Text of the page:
The Pick-Me-Up

It was Friday 9th Feb and I was having a shit day. I was quite simply fed up (and a tad hungover), I assume you know the feeling.

I took it upon myself to walk into town, to sit in the window of a coffee shop, purely to watch the world go by. My laptop was sat on the table begging me to give it some attention. I couldn’t bring myself to do any work, so I opened up this blog I haven’t updated since my return from Australia.

In all honesty, I was uninspired. My main focus has now turned towards finishing my degree and gaining invaluable work experience, in preparation for beginning a new chapter. And as always, there’s been no juicy love life to write about. I’m still single, so there is nothing new in that department.

At that moment in time, a man in about his late 50s caught my eye. No, he wasn’t a DILF, in fact, he was far from it. But, there was something about the way he carried himself that was just so very compelling.

Fast-forward and this same man called Gary enters the coffee shop before politely asking if he could sit opposite me whilst he waited for his wife.

Gary was a people watcher too. And a talker. A big talker. He was also having a rather shit day.

Still fed up and slightly hungover, I thought to myself, “wow I don’t need to listen to someone else’s woes today, I have enough of my own”. I surprised myself and decided to listen. And I am glad I did.

I learnt so much about Gary that day.

He had just lost his job. But what struck me was his drive and attitude towards life. We soon entered a completely heartfelt conversation. I found it rather perplexing to believe that a 50-year-old man could open up to a 20-year-old stranger with such ease. And vice versa. I was overwhelmingly grateful that he felt comfortable enough to share such touching and personal stories with me, to a point where I was on the verge of tears. Perhaps this was because I was a stranger. Without sounding too weird, this moment was sort of special, something that doesn’t happen every day, although it undoubtedly should.

Gary was a happy person. It didn’t seem to bother him that he was jobless, but his positivity and energy provoked a strong sense of guilt for feeling ever so sorry for myself that day. Gary wanted to assist in finding me inspiration for a new post, but in fact, it was he who inspired me.

People intrigue me, and it’s fascinating how everyone has a unique story you are only a conversation away from knowing. Sometimes all people need is a listener or someone to chat with who isn’t familiar. Both Gary and I needed that on Friday.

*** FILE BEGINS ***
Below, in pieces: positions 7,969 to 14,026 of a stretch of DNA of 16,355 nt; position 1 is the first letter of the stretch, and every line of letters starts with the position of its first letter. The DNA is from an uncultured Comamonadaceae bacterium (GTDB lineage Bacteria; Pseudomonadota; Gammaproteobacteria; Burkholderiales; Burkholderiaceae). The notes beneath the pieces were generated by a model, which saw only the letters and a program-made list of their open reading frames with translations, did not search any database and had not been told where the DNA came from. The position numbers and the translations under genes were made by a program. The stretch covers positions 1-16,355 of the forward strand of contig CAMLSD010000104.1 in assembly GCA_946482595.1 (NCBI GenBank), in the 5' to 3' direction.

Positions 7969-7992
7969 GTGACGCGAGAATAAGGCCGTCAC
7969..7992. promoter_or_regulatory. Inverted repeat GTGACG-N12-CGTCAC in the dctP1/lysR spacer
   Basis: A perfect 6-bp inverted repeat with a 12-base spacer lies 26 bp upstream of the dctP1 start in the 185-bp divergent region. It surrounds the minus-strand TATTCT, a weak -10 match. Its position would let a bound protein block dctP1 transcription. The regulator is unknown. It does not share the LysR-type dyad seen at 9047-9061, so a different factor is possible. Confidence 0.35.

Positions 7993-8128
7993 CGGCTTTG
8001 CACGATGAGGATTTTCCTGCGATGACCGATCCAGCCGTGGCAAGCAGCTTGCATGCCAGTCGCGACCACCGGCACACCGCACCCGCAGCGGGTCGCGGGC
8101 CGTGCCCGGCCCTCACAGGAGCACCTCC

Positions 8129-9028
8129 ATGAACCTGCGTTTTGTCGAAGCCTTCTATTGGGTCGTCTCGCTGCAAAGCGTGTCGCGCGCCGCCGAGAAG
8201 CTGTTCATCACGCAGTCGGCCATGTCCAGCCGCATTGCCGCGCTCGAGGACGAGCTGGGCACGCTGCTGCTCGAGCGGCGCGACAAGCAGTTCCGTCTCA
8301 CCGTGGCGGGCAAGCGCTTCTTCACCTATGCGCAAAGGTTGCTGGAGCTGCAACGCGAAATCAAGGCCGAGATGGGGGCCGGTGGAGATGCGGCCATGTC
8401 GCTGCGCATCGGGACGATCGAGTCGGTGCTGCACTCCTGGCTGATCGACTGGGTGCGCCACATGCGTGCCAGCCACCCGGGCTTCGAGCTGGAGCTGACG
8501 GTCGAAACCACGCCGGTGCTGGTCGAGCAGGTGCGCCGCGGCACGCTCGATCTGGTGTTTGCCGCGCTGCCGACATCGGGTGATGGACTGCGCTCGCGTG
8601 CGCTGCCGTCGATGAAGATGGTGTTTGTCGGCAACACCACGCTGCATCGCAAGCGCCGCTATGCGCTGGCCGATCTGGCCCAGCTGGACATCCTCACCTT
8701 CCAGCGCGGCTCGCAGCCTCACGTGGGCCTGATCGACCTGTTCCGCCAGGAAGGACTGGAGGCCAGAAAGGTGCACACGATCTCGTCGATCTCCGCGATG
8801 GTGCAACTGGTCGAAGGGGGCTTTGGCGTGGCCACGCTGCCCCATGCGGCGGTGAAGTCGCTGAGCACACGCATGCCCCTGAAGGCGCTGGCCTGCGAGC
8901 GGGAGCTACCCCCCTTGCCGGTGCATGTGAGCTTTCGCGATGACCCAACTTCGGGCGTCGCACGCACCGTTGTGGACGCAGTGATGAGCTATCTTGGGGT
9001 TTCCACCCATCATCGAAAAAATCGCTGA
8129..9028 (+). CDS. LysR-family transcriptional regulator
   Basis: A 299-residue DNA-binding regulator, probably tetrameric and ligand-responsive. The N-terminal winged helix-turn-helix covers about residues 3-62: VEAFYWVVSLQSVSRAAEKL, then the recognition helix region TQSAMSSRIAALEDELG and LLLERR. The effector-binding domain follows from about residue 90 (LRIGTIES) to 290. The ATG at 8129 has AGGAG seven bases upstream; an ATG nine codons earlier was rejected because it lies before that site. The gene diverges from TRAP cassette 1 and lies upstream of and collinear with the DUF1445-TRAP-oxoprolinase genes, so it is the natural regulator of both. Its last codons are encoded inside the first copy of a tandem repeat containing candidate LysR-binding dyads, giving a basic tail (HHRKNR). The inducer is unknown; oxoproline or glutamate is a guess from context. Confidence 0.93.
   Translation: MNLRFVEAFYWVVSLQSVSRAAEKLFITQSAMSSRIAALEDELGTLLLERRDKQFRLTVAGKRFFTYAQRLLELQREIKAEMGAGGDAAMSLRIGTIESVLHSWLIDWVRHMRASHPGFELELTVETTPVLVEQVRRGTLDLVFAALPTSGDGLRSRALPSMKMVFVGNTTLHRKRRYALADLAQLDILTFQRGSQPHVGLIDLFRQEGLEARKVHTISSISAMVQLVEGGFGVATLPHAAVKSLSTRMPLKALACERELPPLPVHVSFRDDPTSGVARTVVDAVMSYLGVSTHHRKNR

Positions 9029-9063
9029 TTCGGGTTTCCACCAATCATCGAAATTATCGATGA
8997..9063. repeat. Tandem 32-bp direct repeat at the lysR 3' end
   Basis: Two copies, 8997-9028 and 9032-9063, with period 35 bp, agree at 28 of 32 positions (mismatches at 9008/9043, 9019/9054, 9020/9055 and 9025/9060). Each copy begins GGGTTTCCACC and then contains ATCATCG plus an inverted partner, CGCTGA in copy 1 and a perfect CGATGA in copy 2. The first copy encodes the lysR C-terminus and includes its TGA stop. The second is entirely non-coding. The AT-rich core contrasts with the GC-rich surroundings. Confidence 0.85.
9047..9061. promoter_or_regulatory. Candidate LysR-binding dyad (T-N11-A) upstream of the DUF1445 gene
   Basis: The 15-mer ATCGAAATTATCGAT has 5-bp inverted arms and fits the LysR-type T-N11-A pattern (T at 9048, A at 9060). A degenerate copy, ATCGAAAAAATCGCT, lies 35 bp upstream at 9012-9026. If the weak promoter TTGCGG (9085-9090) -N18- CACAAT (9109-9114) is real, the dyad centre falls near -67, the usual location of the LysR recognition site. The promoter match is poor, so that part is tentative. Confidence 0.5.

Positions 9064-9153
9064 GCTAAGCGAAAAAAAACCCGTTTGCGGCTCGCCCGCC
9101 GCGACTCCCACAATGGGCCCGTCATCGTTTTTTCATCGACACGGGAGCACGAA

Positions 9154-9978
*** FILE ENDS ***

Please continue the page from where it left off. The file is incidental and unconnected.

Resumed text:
The truth is, we live in an antisocial generation. We are now so caught up with ourselves and our daily routines that we don’t stop to talk and communicate with others, with strangers. Every person has a story, but nobody asks. No one is striking up conversations with others. Instead, we are so engrossed in some kind of electronic device, ‘obsessed’ with our own virtual worlds.

Not only this, but we have been taught not to speak to strangers. My parents have always instructed that I stay safe, and I’m thankful for that. But now we have matured to be sceptical of everyone we meet, with pre-conceived ideas of them. We shouldn’t always have to assume the worst of people, even though deep down I know we are doing it to protect ourselves. Gary could just be a genuinely pleasant and friendly man, but society has led me to believe that because he is a stranger speaking to me, he has other intentions.

How can we ever take risks and meet and learn about strangers if we are so caught up with our safety?

Our generation has grown up believing that it’s ‘weird’ and ‘potentially dangerous’ if a stranger were to approach you for a chat, unless at a bar when under the influence of alcohol. If I didn’t speak to Gary that day, I wouldn’t have learnt what I did from our brief exchange. But lending my time to him opened my eyes. He made me understand the sheer importance of conversation and how we can learn from other people, from strangers.

Everyone has a story, everyone has problems in their lives and I am grateful that the problems in my life at this moment are so very minuscule compared to other people.

If anything, I’ve learnt to be that person who speaks to strangers, despite what others may think, albeit with a degree of caution. Imagine missing the opportunity to meet someone who could potentially impact the rest of your life, because you were too preoccupied with an electronic device.

So, speak, talk, make connections.

I think it’s time things changed.


2 thoughts on “The Pick-Me-Up

  1. Beth, your story is so true, both Roger and I do try to talk to strangers especially older people as a lot of them don’t always have many people to talk to on a daily basis, even a smile and just a quick hello can brighten someone’s day. As for people with their noses in their phone or iPad with headphones on, so sad that they are not having really conversations anymore, we see families eating out not chatting and having fun but with phones etc in one hand and a fork in the other hand and not talking to each other, what is this doing to family time, where has it gone? I want scream at them to talk to each other and enjoy being together, we never know when we might lose someone we love and just how precious just being together is. I agree talking to a stranger should not be something to be frightened of but just be sensible and enjoy getting to know them. I’m so glad your day got better talking to Gary, he was a lucky man to have enjoyed your beautiful company.


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